I profiled Nancy Ruth -- then known as Nancy Jackman -- back in 1993. She was no Canadian senator then, but rather the hand-picked candidate of the provincial Progressive Conservative Party (R.I.P.) in the Toronto riding which included the gay village. The opposing New Democratic Party aspirant at the time said: "I'm the only openly gay candidate."
Admittedly, this profile of Jackman-Ruth is now 11 years old, but she was no youngster coming to terms with her politics: By then, her opinions were firmly entrenched. Here are some excerpts from that profile.
"Nancy Jackman doesn't like drag queens. Jackman sat on the founding board of directors of Casey House, the hospice for people with AIDS. But in 1988, when drag queens proposed a fundraiser, Jackman stepped down. 'From my own understanding of feminism, cross-dressing from a position of power -- that is, male -- is a problem. I made no move to stop the board, but I felt uncomfortable. My time had come -- so I left.'
"Jackman says she still supports Casey House, even though drag shows have become one of the hospice's biggest sources of cash, giving Casey House some $250,000 over the years."
She traveled with the World Student Christian Federation, was a United Church minister for a time, and created a charitable foundation, Nancy's Very Own, which exclusively focuses on women's projects. (She later sponsored a youth site, Cool Women.
) "But she's perhaps best known for helping found and fund the Women's Legal Education and Action Fund
(LEAF). 'What the LEAF experience did for me is to understand the importance of laws,' she says. 'The other side of litigation is to legislate.'
"LEAF is now under the gun for its role in the Butler decision,
in which gay male SM porn was shown to Supreme Court justices [as a way to shock and disgust them]. LEAF spokespeople said that this would help the justices understand the degradation of women in heterosexual porn." And so the judges actually expanded the definition of obscenity to include written or visual materials that are "degrading and dehumanizing." Definitions, of course, were not provided. Within weeks, a judge declared an issue of the mainstream gay porn mag Advocate Men obscene. And oh yes, lesbian porn got caught, too: Butler was referenced by the judge who declared an issue of the lesbian mag Bad Attitude to be obscene (including a photograph by Canadian photographer Jennifer Gillmor).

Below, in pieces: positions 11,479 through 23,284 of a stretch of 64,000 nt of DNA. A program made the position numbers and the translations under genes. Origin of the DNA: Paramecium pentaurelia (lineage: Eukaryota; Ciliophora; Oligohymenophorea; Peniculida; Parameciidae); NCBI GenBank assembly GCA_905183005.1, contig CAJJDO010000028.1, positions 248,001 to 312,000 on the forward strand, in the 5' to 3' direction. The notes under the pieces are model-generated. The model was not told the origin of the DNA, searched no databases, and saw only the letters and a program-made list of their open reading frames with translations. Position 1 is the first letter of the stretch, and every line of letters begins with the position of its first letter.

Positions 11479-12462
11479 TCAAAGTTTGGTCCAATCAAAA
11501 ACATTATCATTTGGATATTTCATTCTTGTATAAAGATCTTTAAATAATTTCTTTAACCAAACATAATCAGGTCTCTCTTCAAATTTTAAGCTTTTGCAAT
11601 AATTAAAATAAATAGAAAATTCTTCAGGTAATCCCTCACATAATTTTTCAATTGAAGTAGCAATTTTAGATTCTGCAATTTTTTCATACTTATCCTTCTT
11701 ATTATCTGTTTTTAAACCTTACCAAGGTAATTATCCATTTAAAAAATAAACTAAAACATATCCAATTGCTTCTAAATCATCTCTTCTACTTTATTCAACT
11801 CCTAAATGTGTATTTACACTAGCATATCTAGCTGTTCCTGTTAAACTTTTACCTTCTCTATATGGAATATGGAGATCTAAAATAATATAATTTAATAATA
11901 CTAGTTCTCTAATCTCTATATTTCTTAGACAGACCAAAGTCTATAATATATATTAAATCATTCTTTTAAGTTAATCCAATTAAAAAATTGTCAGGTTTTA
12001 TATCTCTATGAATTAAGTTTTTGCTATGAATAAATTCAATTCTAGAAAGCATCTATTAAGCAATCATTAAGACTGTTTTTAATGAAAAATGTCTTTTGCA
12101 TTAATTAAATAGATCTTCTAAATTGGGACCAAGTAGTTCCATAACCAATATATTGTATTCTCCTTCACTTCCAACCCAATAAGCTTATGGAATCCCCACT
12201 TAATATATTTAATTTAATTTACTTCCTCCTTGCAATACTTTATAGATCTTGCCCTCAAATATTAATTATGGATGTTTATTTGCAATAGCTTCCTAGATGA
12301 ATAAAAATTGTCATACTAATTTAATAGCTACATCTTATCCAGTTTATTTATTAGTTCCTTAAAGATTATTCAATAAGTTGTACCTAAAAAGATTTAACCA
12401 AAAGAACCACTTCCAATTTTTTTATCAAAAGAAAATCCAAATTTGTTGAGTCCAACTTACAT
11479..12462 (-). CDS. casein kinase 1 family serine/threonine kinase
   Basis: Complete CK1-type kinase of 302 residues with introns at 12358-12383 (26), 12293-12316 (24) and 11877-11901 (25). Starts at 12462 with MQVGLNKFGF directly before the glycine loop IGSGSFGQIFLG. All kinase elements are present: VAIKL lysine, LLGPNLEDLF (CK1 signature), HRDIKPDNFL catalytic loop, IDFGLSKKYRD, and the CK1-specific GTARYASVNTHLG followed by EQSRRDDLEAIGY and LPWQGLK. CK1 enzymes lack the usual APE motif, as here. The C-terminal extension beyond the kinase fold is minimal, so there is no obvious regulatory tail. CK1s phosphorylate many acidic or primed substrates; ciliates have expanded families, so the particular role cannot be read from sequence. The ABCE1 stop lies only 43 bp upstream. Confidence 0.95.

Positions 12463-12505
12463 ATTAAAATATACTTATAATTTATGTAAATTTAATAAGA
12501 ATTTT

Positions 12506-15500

"Jackman, who is still involved in LEAF, refuses to discuss censorship.... 'I have no idea,' she says about Butler. 'I've got other things to worry about. I need lawyers from different sides to sit down and teach me.' [Yet] Jackman has lectured on law and litigation for years."
In fact, LEAF suffered years of nasty internal battles over the Butler mess. Some thought dyke porn was gross, others did not. Eventually, the good gals won, and LEAF sheepishly issued a sort of apology.
In 1999, LEAF staff lawyer Kim Buchanan said: "We did not expect or intend for obscenity legislation to target lesbians and gay men. That's what ended up happening."
But what to do? The Butler decision was already enshrined -- nothing could be done in the immediate. So LEAF tried to create a loophole, arguing that lesbian porn should be viewed differently than straight porn, that the historical inequalities between men and women were irrelevant in lesbian porn. The courts didn't buy it. And neither did Nancy Ruth (Jackman), who denounced
the organization she helped found. And during the court case, Ruth (Jackman) sat next to Catharine MacKinnon -- the noted American anti-porn feminist nutcase.